2005). Regrettably, this alienated indigenous people
and their values from official archaeology and
heritage protection programmes (Chirikure and Pwiti
2008). Explicitly, the legislation gave prominence
to settler values that emphasised monumentality,
70
Conserving the authentic: essays in honour of Jukka Jokilehto
thereby ignoring the intangible value of heritage.
Therefore, the most potent challenge facing heritage
management in Africa is the need to transform
heritage management from a rarefied discipline into a
practice that broadly appeals to local cultural ethos.
While some colonial legal instruments are
still operating in countries such as Zimbabwe,
independent South Africa created a new heritage
act which largely considers previously marginalised
values (Deacon et al. 2004; Delmont 2004; Hall
2005; Abungu 2006). On a broader scale, the
weaknesses in these legal instruments were largely
addressed by making recourse to international
conventions and charters such as the Venice and
Burra Charters and the World Heritage Convention.
Because of the emphasis on western values enshrined
in these charters and legislation in operation in most
of Africa, local values were not always taken on
board (Ndoro 1997). This has led to the growth
of approaches mooted to engage and co-opt local
values into the mainstream. Therefore, community
participation is now viewed as an integral component
of the practice of heritage management. While this
approach has the potential to domesticate some of
the western values and develop heritage management
systems sensitive to local needs, its success has been
lukewarm (Chirikure and Pwiti 2008). This is
because heritage management is mainly practised in
a hegemonic way that advantages specialists over
non-specialists and thus those trained in western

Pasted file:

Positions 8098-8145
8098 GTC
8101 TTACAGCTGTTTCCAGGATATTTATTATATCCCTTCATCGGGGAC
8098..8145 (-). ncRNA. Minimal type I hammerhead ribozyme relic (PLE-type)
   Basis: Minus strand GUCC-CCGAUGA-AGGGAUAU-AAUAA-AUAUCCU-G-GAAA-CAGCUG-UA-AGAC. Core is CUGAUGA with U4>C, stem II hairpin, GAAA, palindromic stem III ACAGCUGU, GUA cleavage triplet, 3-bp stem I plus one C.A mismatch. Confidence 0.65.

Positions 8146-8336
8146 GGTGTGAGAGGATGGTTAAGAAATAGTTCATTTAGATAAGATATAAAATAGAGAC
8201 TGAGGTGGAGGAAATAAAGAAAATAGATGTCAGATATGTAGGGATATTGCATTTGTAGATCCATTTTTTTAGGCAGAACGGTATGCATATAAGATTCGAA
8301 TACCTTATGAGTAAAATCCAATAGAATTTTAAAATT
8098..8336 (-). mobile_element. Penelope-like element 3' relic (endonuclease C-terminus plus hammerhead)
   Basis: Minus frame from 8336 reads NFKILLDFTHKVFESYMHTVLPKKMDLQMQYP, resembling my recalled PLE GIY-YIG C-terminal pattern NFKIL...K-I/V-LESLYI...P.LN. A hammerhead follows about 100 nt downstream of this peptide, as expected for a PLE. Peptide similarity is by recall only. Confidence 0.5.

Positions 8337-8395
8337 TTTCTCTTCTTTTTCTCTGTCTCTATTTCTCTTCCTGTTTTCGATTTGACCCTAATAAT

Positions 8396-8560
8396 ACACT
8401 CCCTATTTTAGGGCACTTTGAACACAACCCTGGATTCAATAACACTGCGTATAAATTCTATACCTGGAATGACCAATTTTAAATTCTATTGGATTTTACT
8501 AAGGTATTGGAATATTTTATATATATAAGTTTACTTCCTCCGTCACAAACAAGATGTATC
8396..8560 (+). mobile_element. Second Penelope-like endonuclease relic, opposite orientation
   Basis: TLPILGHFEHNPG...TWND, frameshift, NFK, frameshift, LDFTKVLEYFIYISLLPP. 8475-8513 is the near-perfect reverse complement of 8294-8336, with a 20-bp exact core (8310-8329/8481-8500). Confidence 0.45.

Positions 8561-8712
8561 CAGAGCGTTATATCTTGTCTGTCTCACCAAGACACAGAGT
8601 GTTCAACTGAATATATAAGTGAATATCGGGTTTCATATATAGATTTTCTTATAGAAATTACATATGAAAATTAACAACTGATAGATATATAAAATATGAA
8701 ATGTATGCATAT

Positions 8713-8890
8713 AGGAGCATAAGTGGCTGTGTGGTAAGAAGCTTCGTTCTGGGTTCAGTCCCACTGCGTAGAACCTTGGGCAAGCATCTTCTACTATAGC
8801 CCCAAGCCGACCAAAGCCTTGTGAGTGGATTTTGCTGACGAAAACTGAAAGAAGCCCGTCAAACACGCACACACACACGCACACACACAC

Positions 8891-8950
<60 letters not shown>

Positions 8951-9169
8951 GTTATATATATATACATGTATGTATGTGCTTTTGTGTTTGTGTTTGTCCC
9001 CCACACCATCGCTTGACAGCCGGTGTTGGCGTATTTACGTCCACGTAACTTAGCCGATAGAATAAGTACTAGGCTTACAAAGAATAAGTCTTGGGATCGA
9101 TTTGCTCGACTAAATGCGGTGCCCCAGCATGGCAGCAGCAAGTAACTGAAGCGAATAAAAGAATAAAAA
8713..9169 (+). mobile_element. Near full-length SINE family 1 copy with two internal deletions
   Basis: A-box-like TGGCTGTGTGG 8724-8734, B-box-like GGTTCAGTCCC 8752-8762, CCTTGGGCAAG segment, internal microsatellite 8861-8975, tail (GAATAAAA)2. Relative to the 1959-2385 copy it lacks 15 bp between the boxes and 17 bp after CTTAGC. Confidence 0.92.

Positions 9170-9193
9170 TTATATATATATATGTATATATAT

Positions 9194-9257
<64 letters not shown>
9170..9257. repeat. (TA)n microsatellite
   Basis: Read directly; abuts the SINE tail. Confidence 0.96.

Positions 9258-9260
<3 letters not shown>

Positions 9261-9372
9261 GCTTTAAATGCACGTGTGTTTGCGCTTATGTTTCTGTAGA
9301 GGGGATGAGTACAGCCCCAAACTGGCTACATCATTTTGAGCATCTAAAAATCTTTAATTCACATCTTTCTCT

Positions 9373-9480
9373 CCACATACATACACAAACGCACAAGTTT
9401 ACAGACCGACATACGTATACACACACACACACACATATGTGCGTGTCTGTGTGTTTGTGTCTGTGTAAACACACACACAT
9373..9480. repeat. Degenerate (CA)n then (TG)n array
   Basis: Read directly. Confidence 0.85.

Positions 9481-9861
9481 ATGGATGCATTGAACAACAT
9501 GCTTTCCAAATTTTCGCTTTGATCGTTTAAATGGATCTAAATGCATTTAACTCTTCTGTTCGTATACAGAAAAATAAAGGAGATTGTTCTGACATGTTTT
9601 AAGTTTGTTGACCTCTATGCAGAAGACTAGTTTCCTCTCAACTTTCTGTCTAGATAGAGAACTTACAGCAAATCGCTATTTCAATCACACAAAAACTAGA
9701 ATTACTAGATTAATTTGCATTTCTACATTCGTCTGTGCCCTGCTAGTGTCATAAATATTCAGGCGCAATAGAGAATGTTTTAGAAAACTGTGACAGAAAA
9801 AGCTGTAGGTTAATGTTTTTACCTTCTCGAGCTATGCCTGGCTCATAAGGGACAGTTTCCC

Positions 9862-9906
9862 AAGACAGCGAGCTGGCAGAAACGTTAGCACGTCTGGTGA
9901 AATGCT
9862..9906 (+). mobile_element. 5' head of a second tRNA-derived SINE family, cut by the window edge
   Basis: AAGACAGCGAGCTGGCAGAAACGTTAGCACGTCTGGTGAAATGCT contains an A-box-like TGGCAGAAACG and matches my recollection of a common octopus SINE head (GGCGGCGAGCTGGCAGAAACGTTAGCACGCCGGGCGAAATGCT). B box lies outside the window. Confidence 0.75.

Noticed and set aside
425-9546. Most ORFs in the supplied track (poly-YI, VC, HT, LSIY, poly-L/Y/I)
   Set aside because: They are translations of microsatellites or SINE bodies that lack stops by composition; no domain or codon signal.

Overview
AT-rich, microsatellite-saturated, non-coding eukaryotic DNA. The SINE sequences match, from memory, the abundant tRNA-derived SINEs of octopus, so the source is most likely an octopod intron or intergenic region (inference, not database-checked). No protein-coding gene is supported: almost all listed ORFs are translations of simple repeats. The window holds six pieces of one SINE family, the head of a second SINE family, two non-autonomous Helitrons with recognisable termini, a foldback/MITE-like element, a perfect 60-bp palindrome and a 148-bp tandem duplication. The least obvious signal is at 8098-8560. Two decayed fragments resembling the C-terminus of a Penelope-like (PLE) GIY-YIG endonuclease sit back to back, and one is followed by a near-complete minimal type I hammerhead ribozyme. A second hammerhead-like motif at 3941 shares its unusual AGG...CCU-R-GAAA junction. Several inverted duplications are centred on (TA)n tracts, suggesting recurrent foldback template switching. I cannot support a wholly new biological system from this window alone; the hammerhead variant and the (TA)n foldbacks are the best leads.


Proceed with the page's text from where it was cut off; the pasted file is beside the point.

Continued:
ways over the communities in which the resources
are located (Smith 2006). This suggests that more
research should be done to find ways of balancing
local values with those championed in western value
systems. This approach calls for a change in roles
of the experts who normally deal with heritage
management in Africa, using a narrow scientific
methodology that views heritage as only being
about the past, to broader roles including those of
community consultant and facilitator (Mackay and
Sullivan 2006; Layton et al. 2006).
In view of the need to temper western-based
heritage management systems with traditional
approaches, this paper discusses two main issues
integral to heritage management in Africa. These
are heritage legislation and international charters
and conventions. It suggests that community
participation is probably one way of achieving
this. However, on its own community participation
is beset by a series of hurdles which sometimes
limit participation to attending official functions
and providing labour during heritage restorations.
Therefore, a vibrant culture of research on the
practice and theory of heritage management in
Africa is now long overdue.
Managing heritage places
Generally, in southern and eastern Africa, the mandate
to manage the cultural heritage is entrusted to
national organisations. In countries such as Uganda,
Ethiopia, Malawi and Tanzania, the responsibility
for heritage resources is shared between departments
of Antiquities and Museums (Ndoro 2005). And yet,
in others such as Kenya, South Africa and Zimbabwe
where there was a large European settler population,